Written by Brigitta MacMillan of British Columbia, Canada
A few years ago, our neighbor was an older lady with two cats. Barb the kitten was a little socialite who endeared herself to us. She was always there to ‘help’ with gardening or washing the car. Then, three days before Christmas, she went missing. She was still gone 24 hours later. Wet snow was falling and I felt worried, so at 9:30 I walked around hoping to find her in the quiet of the evening.
I was standing in a parking lot behind our house calling her name when I heard a faint wail. Tracking the sound, I saw two eyes glowing at the top of a tall evergreen tree at the lot’s edge. I called again and her cries grew frantic.
A call to the fire department brought the answer that they do not rescue cats from trees. The only solution seemed to be to climb the tree. I thought that if I could only get within a few feet of her I could coax her down. I was small enough to weave among the branches while my husband and neighbor watched from below. I called and climbed until I could see her. I reached for a paw and pulled, but she seemed stuck. So I climbed a little more but found none of her paws to be stuck in any crevices. So I went just a little higher and found her long-haired plume of a tail wound tightly around a branch where the tree narrowed at the top.
My Fingers Were Numb in the Below-Freezing Night Air
I’d worn gloves but I abandoned them for the fiddly task of prying her tail away from the tree. It was pitch dark, below freezing and I had to go by feel alone.
An hour passed. Now my fingers were numb and I could feel neither tree nor tail anymore. The tree top was swaying, one of the branches supporting me had snapped and my frozen hands refused to work. I knew the fire department wouldn’t get cats out of trees but I was pretty sure they’d come for me.
My husband made the call and their red engine soon turned into the parking lot. Even from my high perch I could see their lights. Before much longer, a fireman was up the tree at my side. The cold might have been affecting me because I told him I’m not coming down without the kitten.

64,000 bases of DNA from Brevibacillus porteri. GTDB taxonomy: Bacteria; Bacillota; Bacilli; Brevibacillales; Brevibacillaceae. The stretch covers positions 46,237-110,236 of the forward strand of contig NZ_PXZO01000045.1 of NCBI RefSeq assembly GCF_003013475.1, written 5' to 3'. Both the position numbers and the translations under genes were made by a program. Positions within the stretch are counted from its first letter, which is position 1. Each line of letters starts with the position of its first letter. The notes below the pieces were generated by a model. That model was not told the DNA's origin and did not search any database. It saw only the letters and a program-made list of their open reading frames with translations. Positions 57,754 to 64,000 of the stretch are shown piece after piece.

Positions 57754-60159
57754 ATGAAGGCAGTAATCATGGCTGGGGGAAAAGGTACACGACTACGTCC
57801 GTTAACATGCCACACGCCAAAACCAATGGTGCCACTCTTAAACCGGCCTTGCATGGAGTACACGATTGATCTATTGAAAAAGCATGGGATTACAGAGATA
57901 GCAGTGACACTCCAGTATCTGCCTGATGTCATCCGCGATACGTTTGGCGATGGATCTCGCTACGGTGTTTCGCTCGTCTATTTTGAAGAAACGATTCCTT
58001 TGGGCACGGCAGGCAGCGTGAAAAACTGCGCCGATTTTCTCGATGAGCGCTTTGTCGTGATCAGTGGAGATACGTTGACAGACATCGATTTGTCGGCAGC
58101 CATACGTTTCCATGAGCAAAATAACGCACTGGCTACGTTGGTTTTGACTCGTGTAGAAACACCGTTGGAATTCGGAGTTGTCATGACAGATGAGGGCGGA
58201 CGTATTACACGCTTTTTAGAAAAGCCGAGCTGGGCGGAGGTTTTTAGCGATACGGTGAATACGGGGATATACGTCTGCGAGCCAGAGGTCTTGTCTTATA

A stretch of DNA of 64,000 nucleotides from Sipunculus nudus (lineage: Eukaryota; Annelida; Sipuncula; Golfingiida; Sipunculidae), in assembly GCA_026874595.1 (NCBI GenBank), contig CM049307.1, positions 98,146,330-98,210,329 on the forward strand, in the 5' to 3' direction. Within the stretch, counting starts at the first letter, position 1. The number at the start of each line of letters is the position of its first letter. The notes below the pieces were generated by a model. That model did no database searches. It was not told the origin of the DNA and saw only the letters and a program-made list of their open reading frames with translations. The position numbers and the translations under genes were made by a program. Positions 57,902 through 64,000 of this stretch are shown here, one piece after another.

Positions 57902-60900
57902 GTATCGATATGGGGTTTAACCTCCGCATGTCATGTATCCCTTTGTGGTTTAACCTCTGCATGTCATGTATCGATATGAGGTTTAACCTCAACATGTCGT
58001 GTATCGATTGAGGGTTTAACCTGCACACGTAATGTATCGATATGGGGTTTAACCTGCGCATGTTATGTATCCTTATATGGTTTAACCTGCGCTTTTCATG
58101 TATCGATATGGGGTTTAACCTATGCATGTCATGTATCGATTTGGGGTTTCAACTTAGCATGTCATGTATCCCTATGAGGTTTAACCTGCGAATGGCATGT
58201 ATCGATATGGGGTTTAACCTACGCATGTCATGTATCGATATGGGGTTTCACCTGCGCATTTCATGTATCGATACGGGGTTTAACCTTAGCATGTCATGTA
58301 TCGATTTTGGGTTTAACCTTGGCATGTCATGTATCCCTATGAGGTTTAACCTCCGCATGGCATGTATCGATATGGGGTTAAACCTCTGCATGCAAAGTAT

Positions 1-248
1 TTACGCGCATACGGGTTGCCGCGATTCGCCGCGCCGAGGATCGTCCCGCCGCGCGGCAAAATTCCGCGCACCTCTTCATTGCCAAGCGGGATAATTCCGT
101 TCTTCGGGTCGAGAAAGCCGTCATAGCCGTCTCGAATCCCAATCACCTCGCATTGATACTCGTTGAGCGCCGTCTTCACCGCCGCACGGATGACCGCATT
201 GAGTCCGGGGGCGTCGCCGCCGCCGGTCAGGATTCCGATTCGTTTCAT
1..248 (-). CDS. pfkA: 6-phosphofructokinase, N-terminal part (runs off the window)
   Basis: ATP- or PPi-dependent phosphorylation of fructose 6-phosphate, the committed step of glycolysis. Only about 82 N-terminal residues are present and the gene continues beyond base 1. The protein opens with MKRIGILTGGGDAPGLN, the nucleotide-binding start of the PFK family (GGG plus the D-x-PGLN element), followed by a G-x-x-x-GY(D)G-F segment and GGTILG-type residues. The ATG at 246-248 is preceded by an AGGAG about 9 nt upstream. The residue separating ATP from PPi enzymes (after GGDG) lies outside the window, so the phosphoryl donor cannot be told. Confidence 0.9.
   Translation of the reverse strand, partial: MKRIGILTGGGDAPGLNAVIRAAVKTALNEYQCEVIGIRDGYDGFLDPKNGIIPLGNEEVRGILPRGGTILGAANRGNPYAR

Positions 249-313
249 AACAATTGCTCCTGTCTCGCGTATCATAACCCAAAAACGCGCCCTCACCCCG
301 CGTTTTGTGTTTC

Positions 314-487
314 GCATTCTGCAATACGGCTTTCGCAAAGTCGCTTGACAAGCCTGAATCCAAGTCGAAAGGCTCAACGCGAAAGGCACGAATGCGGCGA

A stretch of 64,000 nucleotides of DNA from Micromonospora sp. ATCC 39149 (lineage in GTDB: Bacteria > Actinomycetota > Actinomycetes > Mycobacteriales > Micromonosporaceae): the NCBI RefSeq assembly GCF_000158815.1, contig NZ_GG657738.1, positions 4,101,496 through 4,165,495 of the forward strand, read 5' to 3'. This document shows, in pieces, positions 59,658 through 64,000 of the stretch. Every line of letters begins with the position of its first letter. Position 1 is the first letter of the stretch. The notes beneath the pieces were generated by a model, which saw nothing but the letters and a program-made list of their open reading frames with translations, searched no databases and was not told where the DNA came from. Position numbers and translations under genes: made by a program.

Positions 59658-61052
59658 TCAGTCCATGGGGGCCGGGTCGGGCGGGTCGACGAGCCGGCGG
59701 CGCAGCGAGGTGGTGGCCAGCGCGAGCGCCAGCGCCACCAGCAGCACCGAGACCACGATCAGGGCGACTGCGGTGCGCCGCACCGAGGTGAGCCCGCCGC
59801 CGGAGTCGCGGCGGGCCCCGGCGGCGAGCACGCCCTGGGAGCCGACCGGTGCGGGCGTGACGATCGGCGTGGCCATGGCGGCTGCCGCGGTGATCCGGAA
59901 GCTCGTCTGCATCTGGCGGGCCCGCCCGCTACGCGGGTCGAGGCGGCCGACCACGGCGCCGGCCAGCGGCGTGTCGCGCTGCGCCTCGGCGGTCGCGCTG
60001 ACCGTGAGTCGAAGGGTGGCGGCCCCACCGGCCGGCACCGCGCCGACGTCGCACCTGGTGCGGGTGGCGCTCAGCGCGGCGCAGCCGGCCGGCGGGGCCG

We descended the ladder after he assured me he would go back for her. At the bottom I found myself blinking into bright lights and a camera lens. There was a small gathering of television and newspaper people. That evening we saw the whole episode on the 11:30 news as it was broadcast province-wide. (See News Photos) Must have been a slow news night. I cringed that my 15 minutes of fame was for being stuck in a tree. But Barb had a happy Christmas with her family (despite a sore tail) so I’ll always remember that as one of my best Christmases ever.
Don’t Take “No” for an Answer
People will tell you to put some food at the base of the tree and the cat will come down. One person once said in a mocking tone, “You never see dead cats at the bottom of trees, do you?” Yet this wet, freezing cat might have been dead by morning, still hanging there. Crows and other scavengers would have taken care of the remains. If a cat is scared, blind terror will drive it to climb far higher than they can get down from alone. It’s inhumane to leave them there. One last thought — if you’re ever searching for a missing cat, look upwards as well as in other places.
Are You a Hero Too?
If you’ve helped an animal in distress, please join Brigitta MacMillan and thousands of others who are taking part in The Great Animal Rescue Chase tournament to save one million. Simply rescue an animal in your community and then log on to share your story and photos. One of those rescue stories is featured here on Care2.com each day and the next one just might be yours.
Photo from sjaustin via flickr